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    What Can Be Done to Improve Mobility in Older Adults after Hip Fracture?

    A multi-component home-based physical therapy program is effective in helping older adults regain their ability to walk after a hip fracture, but the improvement may not be enough for them to ambulate independently in the community, according to a study published this month in JAMA.

    For the multi-center study, researchers at Arcadia University, UConn Health at the University of Connecticut, and the University of Maryland School of Medicine evaluated 2 different home-based rehabilitation programs designed to address specific walking-related abilities such as endurance, balance, strength, and lower extremity function.

    They enrolled 210 patients age 60 years and older who were recovering from non-pathologic, minimal trauma hip fractures that required surgical fixation. Patients were included if they:

    • Had been living in the community prior to the fracture
    • Had been able to walk without human assistance for the 2 months before the fracture
    • Were unable to walk without human assistance during daily activities at the time of enrollment

    Study participants were randomized to 1 of 2 home-based programs:

    • Active treatment: Aerobic, strength, and balance training (n=105)
    • Active control group: Nerve stimulation and active range-of-motion (ROM) exercises for the upper and lower extremities (n=105)

    In addition, patients in both groups received up to 3 home visits from a physical therapist each week (60 minutes per visit) over the 16-week study period. They also received nutritional counseling and daily vitamin D (2000 IU), calcium (600 mg), and multivitamin supplements.

    The primary study outcome at 16 weeks was the ability to walk 300 meters or more – approximately the length of 3 football fields – in 6 minutes, or roughly the minimum distance a person would have to walk to perform activities in the community such as crossing the street at a traffic light.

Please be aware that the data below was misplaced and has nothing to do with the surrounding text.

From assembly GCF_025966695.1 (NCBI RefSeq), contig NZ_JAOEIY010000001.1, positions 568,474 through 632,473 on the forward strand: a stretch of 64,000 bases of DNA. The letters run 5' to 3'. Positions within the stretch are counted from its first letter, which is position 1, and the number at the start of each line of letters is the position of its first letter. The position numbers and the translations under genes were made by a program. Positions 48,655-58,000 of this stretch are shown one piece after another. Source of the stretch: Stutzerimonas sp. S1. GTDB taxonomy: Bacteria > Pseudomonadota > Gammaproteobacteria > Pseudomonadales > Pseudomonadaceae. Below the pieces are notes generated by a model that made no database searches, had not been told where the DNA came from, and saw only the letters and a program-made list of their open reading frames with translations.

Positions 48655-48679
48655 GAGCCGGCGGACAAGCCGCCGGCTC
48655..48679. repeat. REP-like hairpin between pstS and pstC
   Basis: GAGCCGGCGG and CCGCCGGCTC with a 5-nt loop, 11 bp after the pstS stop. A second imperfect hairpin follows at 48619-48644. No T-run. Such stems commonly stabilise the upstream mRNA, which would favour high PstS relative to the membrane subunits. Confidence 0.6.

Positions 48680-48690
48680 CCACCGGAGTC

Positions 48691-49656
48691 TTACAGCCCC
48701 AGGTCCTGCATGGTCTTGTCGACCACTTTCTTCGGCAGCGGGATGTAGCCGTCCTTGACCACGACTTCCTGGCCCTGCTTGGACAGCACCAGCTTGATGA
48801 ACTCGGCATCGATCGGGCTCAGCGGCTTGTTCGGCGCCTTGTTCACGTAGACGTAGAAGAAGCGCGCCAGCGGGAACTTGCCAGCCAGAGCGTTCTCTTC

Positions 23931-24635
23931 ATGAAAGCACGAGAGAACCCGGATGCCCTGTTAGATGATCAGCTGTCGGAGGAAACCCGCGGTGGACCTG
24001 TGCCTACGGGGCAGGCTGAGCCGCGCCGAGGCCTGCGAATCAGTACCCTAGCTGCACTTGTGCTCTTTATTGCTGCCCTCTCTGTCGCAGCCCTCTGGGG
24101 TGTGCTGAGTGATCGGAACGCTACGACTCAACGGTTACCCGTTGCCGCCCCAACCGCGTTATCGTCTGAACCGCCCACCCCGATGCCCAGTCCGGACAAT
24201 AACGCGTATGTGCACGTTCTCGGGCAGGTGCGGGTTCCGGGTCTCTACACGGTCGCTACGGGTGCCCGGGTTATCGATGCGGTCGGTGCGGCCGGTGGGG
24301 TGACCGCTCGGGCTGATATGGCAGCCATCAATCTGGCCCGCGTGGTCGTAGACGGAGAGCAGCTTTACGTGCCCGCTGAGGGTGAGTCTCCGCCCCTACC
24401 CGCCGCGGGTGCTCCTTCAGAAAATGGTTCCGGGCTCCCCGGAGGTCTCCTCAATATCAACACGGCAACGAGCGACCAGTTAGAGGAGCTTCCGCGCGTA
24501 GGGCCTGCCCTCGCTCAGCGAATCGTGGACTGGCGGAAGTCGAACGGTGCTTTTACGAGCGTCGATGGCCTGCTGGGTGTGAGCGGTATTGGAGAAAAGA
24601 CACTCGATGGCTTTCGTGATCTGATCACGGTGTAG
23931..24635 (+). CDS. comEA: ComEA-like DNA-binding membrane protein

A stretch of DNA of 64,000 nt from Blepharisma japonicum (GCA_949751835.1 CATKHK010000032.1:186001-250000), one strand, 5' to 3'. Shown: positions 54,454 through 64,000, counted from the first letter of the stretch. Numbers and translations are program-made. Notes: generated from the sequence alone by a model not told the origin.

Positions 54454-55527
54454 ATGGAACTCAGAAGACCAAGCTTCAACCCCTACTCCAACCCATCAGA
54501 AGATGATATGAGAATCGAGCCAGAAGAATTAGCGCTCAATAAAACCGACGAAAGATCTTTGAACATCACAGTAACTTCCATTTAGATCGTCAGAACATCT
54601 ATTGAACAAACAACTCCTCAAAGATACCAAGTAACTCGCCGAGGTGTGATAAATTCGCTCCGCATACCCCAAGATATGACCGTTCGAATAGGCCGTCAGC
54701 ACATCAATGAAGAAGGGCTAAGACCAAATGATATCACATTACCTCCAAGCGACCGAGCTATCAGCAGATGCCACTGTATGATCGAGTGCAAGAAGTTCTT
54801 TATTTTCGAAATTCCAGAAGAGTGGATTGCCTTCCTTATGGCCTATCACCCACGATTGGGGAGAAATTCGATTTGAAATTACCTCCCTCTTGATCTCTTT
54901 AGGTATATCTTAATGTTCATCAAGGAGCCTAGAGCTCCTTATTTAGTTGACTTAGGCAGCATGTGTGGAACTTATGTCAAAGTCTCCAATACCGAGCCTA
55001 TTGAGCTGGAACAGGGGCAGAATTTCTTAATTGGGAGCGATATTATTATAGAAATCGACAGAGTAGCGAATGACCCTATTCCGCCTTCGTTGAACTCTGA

Only 23% of participants in the group that received aerobic, strength, and balance training could walk more than 300 meters in 6 minutes. In the group that received nerve stimulation and ROM exercises, 18% of participants could walk 300 meters or more in 6 minutes, a difference that was not statistically significant.

    “Many older adults face challenges regaining mobility after hip fracture. We were pleased that in this study, a sizeable number of participants achieved community ambulation capacity,” said Richard Fortinsky, PhD, Professor and Health Net, Inc. Endowed Chair in Geriatrics and Gerontology at UConn Health.

    “However, much more needs to be done to develop and carry out targeted and creative rehabilitation programs that will benefit greater numbers of older adults who strive to become community ambulators following hip fracture.”

    Going forward, this research could help shed light on ways to improve home-based interventions. For example, future research could assess the influence of factors such as the amount of exercise, how well patients adhere to the treatments, behavior and environmental factors, and body composition in response to in-home interventions.

    Sources

    Magaziner JS, Mangione KK, Orwig D, et al. Effect of a multicomponent home-based physical therapy intervention on ambulation after hip fracture in older adults: the CAP randomized clinical trial. JAMA. 2019 Sep 10;322(10):946-956. doi: 10.1001/jama.2019.12964.

    Magaziner JS. Improving Community Ambulation After Hip Fracture (CAP). ClinicalTrials.gov identifier (NCT number): NCT01783704. Accessed September 17, 2019.